Erica Lehrer is a 1976 Staples grad. As far back as Hillspoint Elementary School, recalls Sue Holliday Windrick, she was “light years ahead in terms of poise and intellect.”
Six years ago, the mother of 2 — in the prime of her career in law and journalism — was diagnosed with ataxia. The disease strikes 3 people in every 100,000.
It has affected her mobility, speech, body temperature, blood pressure and eye muscles. The Princeton graduate now struggles to speak and walk. She uses an iPad to write.
Yet, Sue says, “her voice has not been silenced. Erica now writes beautiful poetry.” Dancing with Ataxia — a compilation of Erica’s poems — was published last year.
A reviewer wrote:
In this exquisite collection, Erica Lehrer offers the reader one treasure after another. She has a voice that is…strong, elegant, poised. The emotional impact of these poems never feels contrived.
What I find so remarkable is the wonderful intelligence she communicates. Balancing pain and humor, adversity and resolve, she has put together a book that is at once engaging and aesthetically sophisticated. Bravo!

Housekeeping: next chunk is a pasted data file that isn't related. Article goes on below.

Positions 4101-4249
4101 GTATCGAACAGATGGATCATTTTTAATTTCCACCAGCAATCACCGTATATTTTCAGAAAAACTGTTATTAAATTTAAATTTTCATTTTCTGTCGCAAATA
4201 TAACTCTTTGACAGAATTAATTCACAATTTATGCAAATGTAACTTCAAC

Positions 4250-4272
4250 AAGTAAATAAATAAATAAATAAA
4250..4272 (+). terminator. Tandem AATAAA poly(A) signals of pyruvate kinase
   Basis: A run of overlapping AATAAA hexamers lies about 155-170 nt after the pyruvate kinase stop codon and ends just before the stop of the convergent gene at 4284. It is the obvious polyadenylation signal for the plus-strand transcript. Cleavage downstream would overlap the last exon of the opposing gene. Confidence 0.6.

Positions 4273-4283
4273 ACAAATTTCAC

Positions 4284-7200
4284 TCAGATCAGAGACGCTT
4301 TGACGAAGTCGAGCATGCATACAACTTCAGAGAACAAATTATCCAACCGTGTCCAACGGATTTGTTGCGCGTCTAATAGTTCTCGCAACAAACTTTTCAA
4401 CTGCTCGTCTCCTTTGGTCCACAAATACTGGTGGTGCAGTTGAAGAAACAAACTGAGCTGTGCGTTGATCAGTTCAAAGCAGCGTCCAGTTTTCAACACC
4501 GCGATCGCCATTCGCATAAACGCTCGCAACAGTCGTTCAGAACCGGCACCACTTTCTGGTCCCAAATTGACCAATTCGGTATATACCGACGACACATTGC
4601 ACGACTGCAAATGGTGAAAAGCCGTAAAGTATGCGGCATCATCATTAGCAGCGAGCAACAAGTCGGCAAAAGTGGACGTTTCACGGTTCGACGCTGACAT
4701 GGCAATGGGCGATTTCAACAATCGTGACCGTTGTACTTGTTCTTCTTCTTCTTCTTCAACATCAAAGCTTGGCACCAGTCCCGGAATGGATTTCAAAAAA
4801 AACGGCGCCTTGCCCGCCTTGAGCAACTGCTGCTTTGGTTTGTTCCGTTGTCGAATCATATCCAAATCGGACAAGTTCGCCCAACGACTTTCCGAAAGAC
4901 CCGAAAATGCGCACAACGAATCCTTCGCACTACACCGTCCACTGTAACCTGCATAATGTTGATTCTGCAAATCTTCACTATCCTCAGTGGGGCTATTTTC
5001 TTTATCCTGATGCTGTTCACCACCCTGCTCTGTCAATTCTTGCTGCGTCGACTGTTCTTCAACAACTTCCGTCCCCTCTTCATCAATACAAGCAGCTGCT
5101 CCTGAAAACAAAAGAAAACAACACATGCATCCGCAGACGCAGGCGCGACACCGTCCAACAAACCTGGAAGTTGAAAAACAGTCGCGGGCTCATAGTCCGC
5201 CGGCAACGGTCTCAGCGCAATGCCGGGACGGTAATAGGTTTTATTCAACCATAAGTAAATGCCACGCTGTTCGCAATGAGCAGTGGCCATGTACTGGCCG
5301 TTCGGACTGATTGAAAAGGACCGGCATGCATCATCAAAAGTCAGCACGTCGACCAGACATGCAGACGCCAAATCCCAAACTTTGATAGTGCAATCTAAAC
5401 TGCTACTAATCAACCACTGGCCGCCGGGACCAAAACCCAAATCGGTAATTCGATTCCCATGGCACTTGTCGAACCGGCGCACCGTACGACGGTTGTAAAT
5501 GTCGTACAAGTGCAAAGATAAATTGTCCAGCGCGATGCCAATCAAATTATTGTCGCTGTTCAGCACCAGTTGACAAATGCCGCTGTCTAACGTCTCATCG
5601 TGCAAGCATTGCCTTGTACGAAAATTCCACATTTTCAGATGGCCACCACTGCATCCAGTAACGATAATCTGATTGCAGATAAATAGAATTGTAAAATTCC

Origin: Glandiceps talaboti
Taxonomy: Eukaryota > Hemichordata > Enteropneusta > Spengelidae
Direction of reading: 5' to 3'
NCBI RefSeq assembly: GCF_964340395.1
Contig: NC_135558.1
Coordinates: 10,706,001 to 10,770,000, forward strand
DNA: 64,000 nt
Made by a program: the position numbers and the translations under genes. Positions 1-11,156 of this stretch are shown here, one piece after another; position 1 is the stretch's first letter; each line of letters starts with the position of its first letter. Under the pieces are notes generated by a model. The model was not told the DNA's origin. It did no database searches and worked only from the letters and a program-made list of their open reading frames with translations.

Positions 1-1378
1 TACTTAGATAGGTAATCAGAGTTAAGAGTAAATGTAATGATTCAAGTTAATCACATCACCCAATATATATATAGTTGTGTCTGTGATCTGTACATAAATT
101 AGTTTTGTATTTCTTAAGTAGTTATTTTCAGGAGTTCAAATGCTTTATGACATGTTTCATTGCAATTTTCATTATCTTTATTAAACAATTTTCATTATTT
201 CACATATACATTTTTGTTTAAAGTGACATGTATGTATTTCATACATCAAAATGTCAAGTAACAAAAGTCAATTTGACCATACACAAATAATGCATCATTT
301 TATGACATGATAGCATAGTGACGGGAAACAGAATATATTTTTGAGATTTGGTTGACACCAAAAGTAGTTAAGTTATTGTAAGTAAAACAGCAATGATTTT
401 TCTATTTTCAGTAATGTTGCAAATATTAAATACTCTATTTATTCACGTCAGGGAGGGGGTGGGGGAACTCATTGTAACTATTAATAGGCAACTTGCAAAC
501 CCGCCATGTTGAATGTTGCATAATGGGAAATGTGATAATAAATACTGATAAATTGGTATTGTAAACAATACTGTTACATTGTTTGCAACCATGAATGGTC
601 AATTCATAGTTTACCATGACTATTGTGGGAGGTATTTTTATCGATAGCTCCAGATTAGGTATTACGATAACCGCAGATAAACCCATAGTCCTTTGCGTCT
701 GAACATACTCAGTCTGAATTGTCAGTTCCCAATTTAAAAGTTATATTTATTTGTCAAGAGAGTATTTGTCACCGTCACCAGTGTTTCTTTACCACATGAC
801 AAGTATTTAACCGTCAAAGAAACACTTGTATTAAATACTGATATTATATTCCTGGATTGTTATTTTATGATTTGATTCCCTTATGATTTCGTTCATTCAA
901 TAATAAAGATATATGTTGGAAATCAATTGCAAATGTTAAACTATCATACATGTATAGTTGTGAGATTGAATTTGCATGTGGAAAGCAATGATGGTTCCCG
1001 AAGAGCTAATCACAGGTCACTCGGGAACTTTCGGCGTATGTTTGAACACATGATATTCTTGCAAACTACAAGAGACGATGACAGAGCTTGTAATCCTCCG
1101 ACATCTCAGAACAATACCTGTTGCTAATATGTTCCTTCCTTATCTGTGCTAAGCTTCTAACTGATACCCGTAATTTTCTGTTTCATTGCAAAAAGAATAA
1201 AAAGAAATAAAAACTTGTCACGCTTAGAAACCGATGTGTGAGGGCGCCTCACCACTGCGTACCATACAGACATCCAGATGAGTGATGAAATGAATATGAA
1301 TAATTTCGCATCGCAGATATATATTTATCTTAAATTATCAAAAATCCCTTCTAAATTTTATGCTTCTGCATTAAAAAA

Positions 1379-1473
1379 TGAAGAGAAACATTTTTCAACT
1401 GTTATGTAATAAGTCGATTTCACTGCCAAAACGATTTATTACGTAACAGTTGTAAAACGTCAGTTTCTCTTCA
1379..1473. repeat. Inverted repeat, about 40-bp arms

Her work captures the meaning (to her) of a life cut short, and most unfairly so….
She brings to us her accomplishments as lover, mother, wife and friend, without being maudlin, or forgetful that death comes to us all, and the most important things may have happened without being witnessed or acknowledged.
“So many people think I’m retarded, mentally slow because I cannot talk quickly or well anymore, but so far so good,” says Erica.
On Thursday, Erica turned 54. Fox News Houston interviewed her about her disease and her poetry.
Her husband Richard told the station, “It’s given her a world, a virtual world, of poets around the country and world that communicate and support her.”
With Richard and her readers by her side, Erica Lehrer keeps dancing.